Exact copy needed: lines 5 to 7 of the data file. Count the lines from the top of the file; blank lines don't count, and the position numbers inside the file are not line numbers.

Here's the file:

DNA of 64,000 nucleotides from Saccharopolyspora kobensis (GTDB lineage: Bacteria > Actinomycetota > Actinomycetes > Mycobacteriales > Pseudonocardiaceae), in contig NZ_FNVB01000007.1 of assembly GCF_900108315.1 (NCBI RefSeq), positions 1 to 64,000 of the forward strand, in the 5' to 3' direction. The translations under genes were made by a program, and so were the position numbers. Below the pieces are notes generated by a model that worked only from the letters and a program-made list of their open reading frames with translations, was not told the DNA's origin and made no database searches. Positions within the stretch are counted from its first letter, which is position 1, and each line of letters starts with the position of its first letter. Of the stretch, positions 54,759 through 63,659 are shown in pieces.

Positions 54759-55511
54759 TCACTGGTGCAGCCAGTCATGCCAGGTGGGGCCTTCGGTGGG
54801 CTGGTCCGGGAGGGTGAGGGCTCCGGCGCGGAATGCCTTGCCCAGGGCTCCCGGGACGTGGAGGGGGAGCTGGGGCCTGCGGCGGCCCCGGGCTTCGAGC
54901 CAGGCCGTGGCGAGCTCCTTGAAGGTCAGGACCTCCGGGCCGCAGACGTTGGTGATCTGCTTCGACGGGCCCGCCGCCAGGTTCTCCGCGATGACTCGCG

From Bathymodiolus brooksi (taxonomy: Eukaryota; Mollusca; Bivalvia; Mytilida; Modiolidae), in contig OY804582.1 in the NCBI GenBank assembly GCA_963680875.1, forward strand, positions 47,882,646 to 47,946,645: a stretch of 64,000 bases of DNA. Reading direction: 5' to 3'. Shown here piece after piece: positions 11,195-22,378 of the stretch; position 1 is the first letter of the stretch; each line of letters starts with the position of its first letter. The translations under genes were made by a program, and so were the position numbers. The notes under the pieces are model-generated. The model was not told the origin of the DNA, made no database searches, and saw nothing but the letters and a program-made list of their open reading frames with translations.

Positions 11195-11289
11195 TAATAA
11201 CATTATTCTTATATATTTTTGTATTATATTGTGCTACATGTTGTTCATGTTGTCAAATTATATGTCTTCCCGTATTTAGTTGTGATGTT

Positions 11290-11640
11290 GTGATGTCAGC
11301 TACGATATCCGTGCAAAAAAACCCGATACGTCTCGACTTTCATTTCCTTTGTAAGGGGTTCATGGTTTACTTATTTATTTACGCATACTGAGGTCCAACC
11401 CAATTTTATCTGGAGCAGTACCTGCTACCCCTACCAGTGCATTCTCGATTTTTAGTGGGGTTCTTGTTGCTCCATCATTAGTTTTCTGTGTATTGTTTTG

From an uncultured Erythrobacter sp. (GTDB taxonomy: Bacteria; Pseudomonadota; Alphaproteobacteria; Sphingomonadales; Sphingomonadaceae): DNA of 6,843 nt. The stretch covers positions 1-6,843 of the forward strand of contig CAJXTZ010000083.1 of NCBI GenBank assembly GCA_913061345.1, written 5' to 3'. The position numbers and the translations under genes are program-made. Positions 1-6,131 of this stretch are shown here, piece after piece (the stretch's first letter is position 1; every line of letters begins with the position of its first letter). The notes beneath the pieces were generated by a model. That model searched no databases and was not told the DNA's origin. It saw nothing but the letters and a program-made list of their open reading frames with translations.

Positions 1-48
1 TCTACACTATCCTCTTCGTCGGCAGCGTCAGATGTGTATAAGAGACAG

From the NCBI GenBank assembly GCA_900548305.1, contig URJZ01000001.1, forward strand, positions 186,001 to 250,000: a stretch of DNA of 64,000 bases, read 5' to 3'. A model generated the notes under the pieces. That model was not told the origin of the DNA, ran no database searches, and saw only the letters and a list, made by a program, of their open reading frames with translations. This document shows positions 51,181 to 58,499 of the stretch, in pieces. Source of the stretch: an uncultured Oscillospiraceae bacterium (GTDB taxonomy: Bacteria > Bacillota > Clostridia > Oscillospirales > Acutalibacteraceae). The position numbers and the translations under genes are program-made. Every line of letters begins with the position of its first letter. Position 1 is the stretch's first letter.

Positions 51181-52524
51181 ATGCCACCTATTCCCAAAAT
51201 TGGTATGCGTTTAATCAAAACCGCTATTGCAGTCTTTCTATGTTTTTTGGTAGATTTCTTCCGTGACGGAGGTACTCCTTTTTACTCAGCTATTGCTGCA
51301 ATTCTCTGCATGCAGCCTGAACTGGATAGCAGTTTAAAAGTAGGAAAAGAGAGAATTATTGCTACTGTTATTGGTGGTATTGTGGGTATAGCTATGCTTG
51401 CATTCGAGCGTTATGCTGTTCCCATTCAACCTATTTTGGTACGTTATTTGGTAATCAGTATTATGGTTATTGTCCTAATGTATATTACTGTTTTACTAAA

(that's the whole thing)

54901 CAGGCCGTGGCGAGCTCCTTGAAGGTCAGGACCTCCGGGCCGCAGACGTTGGTGATCTGCTTCGACGGGCCCGCCGCCAGGTTCTCCGCGATGACTCGCG

From Bathymodiolus brooksi (taxonomy: Eukaryota; Mollusca; Bivalvia; Mytilida; Modiolidae), in contig OY804582.1 in the NCBI GenBank assembly GCA_963680875.1, forward strand, positions 47,882,646 to 47,946,645: a stretch of 64,000 bases of DNA. Reading direction: 5' to 3'. Shown here piece after piece: positions 11,195-22,378 of the stretch; position 1 is the first letter of the stretch; each line of letters starts with the position of its first letter. The translations under genes were made by a program, and so were the position numbers. The notes under the pieces are model-generated. The model was not told the origin of the DNA, made no database searches, and saw nothing but the letters and a program-made list of their open reading frames with translations.

Positions 11195-11289